How to Hold Your Salespeople Accountable – Part 1 of 6 on Sales Management

How to Hold Your Salespeople Accountable - Part 1 of 6 on Sales Management

What is the #1 challenge for sales managers? Achieving sales targets…Handling difficult clients…Geographical distance…Managing personality diversity…Motivating salespeople or Keeping clients happy?

Based on feedback over the past ten years, the greatest challenge for sales managers is to ensure consistent sales performance.

Sale is a difficult job by its very nature. Yet, there are salespeople who are ideally suited for another role while they are still in the sales field. Why? Julian Griffith’s research paper, “Taking the Lid Off Your Sales Organisation,” concluded that 74% are underperformers, 20% perform well, and 6% fall in the elite.

The problem lies squarely in sales management, as there is a high proportion of underperformers. The following is an excerpt from the same paper.
* Sales managers should not make up 18%
* 34% of sales managers don’t have the ability to be trained
*7% of sales managers are considered elite performers

Salespeople can be challenging to manage as a manager. They are not happy to be held responsible, especially the underperformers that cause the most headaches and take up most of their sales manager’s time.

Sales managers must hold their salespeople accountable, and they must respect their salespeople. Salespeople will work extra hard to reach and exceed their sales targets in this type of environment. They set the standard for others in their sales team. Sales management is not the only one who can push for better sales performance.

How do I begin?

Use the following tools to encourage and build trust with your salespeople:

1) The performance and measures they will be held accountable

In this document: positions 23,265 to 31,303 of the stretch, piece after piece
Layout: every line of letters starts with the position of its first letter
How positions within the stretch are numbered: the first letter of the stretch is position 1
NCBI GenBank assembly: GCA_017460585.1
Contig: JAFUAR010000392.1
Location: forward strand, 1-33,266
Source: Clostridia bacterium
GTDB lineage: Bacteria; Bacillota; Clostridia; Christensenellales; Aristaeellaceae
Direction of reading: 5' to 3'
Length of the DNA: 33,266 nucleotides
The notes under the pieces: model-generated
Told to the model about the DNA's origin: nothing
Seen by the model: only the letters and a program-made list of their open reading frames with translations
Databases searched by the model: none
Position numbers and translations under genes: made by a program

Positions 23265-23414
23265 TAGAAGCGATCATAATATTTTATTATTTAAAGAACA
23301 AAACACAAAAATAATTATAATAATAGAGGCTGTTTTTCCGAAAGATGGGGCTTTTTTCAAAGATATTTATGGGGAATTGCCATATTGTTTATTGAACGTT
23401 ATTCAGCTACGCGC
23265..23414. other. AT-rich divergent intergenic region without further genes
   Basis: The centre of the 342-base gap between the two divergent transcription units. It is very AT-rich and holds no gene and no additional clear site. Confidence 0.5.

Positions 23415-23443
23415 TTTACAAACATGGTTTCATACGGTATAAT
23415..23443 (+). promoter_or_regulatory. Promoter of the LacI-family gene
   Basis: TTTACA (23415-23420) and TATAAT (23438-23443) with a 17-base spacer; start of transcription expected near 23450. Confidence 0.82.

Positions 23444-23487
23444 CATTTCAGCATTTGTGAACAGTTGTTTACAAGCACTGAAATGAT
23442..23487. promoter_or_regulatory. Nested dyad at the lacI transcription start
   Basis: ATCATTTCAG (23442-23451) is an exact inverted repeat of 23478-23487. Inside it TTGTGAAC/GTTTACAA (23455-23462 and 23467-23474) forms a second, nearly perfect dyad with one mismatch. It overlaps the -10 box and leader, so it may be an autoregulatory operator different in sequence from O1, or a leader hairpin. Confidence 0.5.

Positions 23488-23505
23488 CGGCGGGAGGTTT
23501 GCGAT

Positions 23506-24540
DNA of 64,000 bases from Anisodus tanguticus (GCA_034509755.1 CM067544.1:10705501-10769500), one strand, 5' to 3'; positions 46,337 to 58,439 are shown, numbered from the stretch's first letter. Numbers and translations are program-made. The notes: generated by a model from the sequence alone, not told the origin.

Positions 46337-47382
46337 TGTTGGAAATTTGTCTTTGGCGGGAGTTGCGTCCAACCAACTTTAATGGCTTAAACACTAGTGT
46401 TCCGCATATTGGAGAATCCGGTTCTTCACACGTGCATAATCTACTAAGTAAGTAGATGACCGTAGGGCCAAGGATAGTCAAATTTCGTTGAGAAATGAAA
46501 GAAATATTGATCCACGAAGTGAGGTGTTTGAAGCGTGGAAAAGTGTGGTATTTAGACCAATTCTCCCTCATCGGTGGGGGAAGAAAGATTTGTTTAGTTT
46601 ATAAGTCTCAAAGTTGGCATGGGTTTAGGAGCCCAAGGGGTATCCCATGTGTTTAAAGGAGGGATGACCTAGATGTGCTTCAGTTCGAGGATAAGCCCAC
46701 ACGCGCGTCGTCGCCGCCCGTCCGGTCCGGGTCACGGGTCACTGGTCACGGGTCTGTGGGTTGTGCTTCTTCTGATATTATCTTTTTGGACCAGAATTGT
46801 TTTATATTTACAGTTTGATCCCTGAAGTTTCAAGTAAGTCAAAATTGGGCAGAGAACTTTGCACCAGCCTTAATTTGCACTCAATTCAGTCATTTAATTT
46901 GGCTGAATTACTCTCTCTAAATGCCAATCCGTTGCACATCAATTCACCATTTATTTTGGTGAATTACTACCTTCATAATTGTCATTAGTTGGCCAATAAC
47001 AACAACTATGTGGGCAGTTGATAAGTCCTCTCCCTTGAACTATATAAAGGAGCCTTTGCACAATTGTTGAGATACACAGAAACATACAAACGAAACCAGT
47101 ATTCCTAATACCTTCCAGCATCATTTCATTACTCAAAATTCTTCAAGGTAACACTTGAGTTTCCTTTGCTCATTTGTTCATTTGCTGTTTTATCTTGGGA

Start by asking yourself: What is the salesperson capable or capable of achieving? Is there anything that is preventing them from reaching their goals? Your salesperson should be able to explain the reasons behind the sales targets or sales. They can also link them back with the business goals. This will enable them to better understand the logic.

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Discuss financial incentives or sales awards and how you can be accountable to them. You could set a minimum number of days that you will work with them in their territory. It shows that both sides are responsible when they know you are accountable to them and you to them. This can often have a motivating impact on salespeople.

It is essential to clearly define the measures and performance so that there are no ambiguities. While estimates must be realistic and feasible, there should be enough stretch to make it difficult for salespeople. You can measure daily, weekly, or monthly units.

– Daily sales calls to clients who are still with us
– Daily sales calls to potential clients
– Monthly number of on-time reports submitted
– Percentage profit margin for each product

2) Take personal responsibility

How can a sales manager expect his or her salespeople to be any different if they don’t accept responsibility for their actions and make excuses for poor performance? Your salespeople will follow you if you show leadership and create a positive environment.

These can include:
– What you say is what you do
– Don’t make excuses, but look for other methods to achieve results.
– Don’t give excuses to your salespeople
– Show your commitment to the success of your salespeople
Your salespeople should be the best.
– You are the one who sets the tone and pace for sales performance

Mentoring is a good idea for salespeople who are unwilling to take responsibility. Instead of focusing on the person, focus on the problem and their behavior. They must be held responsible for their actions, which could include low prospecting activity or not meeting sales targets.
Your salespeople will only be successful if they fully understand that their salespeople are responsible for their actions, thoughts, and behaviors. This proactive approach to accountability is called “Proactive Accountability.”

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3) A results-oriented mindset

There are two types of occupations.
3.1) Task-orientated, which can lead to a lot of activity but doesn’t often provide productivity gains
3.2) A results-oriented mindset that emphasizes daily activities that align with the sales target

You can show a task-oriented salesperson how it leads to poor sales results. This is usually revealed by a low ratio of sales calls to orders. Because they will have sales skills issues, such as not qualifying potential clients, you will need to spend some time coaching them.

While it is tempting to get emotionally involved in holding salespeople accountable, you must remain focused; otherwise, you will lose control. Even though it may feel uncomfortable at first, you are the sales manager. You are ultimately responsible for selling.